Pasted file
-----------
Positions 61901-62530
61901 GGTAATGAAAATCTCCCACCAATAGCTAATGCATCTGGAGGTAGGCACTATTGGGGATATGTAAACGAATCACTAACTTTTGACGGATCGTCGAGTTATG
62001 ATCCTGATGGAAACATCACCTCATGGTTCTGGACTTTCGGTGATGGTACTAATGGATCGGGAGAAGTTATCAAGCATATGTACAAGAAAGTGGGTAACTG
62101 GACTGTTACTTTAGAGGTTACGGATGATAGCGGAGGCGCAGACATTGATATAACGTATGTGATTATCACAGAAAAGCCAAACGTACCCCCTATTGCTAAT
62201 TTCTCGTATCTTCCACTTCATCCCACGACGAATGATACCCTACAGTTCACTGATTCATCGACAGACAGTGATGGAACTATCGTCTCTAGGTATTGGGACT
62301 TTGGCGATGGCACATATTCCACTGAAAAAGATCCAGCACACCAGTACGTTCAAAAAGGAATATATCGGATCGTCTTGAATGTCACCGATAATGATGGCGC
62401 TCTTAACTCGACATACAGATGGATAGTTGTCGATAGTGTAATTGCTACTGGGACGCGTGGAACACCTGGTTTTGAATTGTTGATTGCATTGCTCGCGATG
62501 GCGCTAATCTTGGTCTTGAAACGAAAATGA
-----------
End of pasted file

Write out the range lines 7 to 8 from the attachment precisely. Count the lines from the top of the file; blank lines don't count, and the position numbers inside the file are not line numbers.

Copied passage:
62401 TCTTAACTCGACATACAGATGGATAGTTGTCGATAGTGTAATTGCTACTGGGACGCGTGGAACACCTGGTTTTGAATTGTTGATTGCATTGCTCGCGATG
62501 GCGCTAATCTTGGTCTTGAAACGAAAATGA